Pine Vs. Cedar Mulch

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Save your wood scraps--use them for mulch.

Many gardeners use mulch as an effective gardening and landscaping tool. Far more than just providing ground cover that you don't need to water or weed, mulch offers many benefits to your lawn and garden. For one, when applied correctly it deters pesky weeds. Additionally, if you live in a dry region mulch provides a medium that absorbs some of that moisture. The question for novice gardeners, however, is which type of mulch is best? The answer to that question will depend on your weather, soil, and plants.

Cedar Mulch

Cedar is one of the most popular mulches and its very readily available throughout the United States. The main reason gardeners love cedar is because it helps repel harmful insects, and also doesn't decay quickly. This durability makes cedar mulch a little more expensive than pine. Cedar, like all mulch, acts as a soil insulator that reduces erosion and improves moisture retention. It will not break down as quickly as pine mulch, meaning if you're looking for nourishment, this may not be the best choice. Also, for landscaping purposes cedar mulch looses its color fairly quickly. For the green household, cedar is a fairly renewable, being a hearty tree that is able to grow in many regions.

Pine Mulch

Pine mulch is made from the bark of pine trees. This mulch comes in a variety of sizes ranging from small shreds to large nuggets. While pine bark won't last as long as cedar bark, it is also not as costly and offers the advantage of not compacting over time and nourishing the soil as it decomposes. Also, you'll find it retains its color better than cedar, making it a better choice for landscaping projects. If you want stronger root beds for plants that like high acidity--use pine.

How Much Mulch do you Need?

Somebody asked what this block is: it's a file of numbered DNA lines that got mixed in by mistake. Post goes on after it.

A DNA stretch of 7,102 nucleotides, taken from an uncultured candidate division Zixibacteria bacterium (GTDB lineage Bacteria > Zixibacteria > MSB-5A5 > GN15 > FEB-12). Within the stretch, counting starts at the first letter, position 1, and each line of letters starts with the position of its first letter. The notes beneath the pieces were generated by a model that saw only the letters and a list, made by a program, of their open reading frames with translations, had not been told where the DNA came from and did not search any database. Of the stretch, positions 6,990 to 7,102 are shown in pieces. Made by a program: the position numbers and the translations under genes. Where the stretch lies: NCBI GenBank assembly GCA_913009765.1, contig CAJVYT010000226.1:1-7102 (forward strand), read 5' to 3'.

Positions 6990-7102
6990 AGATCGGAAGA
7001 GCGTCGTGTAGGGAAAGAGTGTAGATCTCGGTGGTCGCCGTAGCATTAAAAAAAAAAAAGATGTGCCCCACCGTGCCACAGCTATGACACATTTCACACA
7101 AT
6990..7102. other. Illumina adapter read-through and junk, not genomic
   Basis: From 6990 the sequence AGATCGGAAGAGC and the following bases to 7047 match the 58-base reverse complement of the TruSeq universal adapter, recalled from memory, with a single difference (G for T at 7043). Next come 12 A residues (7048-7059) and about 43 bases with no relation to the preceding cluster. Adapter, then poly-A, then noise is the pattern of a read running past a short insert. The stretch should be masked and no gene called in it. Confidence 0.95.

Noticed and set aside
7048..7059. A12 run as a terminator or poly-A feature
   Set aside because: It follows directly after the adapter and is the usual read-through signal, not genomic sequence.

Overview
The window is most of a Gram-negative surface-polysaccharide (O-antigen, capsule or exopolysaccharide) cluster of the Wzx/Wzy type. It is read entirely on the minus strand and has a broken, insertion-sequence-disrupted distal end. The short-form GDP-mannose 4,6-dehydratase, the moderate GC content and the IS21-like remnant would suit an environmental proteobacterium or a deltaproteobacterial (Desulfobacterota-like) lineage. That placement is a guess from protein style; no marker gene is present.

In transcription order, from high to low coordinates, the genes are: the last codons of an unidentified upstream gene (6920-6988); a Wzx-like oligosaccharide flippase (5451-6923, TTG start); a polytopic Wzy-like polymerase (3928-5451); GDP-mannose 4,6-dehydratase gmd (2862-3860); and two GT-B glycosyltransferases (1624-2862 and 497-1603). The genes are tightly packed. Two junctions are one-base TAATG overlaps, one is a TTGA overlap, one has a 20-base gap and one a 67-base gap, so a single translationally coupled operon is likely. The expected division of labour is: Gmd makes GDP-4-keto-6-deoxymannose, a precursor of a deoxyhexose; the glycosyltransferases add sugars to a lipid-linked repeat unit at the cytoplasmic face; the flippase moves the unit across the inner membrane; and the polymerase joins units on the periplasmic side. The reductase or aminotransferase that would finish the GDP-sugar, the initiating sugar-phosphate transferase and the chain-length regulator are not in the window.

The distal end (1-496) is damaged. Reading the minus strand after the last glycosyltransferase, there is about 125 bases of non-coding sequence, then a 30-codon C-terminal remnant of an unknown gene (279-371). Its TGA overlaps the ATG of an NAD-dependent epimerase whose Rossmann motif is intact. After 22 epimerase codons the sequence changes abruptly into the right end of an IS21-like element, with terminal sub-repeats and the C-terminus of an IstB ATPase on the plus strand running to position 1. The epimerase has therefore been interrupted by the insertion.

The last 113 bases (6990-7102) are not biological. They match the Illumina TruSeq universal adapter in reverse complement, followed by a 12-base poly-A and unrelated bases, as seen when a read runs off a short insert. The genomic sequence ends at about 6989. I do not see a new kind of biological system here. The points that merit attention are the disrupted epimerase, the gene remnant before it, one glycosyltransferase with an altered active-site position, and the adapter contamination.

No matter what mulch you choose, figuring out how much you need for a project can be difficult. Generally you can save a lot of money buying in bulk. Bulk mulch is sold by the cubic yard (or 27 cubic feet) whereas bagged mulch usually has only 3 cubic feet of material. That's not going to cover a lot. Consider that to cover a 10 foot by 10 foot area with 2 inches of mulch, you need 17 cubic feet, so you're already close to a bulk-sized order. By the way, there are sometimes calculators on home and garden store websites that will do all the math for you. All you need to know is how much space you want to cover.

Applying Mulch

How much mulch you apply to an area depends on what you're trying to accomplish. A general rule of thumb for effective weed control you'll want at least 3" of mulch over the area. Note, don't just toss this down on the ground. Make sure you weed first, then cover (or if you want even longer protection apply a layer of landscaping cloth followed by the mulch).

When you're mulching around trees, you want to leave a little bit of breathing room at the base. Having the mulch right on top of the tree trunk can cause decay. When the bark decays, it invites pests.

The best time of year to apply mulch is in the early spring. That can nip weed growth before it even begins. Also, if you're planning to fertilize, do that first so the plants get the most benefit from the nutrients, then layer on the mulch.

Reasons to Use Mulch in a Garden

Either cedar or pine mulch will help keep your plants safe in harsh environments. Mulch maintains a more consistent soil temperature, keeping it cooler in summer and warmer in winter. While it offers that protection, it also retains ground moisture without saturating your plants. If you buy organic pine or cedar mulch, these will slowly break down and become soil-like. As they do, they are nourishing your plants. When added to a lawn mulch decreases soil compaction that otherwise makes for a mushy-feeling yard.

Overall mulch is a very affordable landscaping touch that brings even color to a garden, all the while doing double-duty to promote healthy root growth.


Patricia Telesco

Patricia Telesco has been a writer since 1992. She has produced more than 60 books with publishers that include HarperCollins and Simon & Schuster. Her articles have appeared in "Woman's World" and "National Geographic Today." Telesco holds a Bachelor of Arts in English from the University of Buffalo.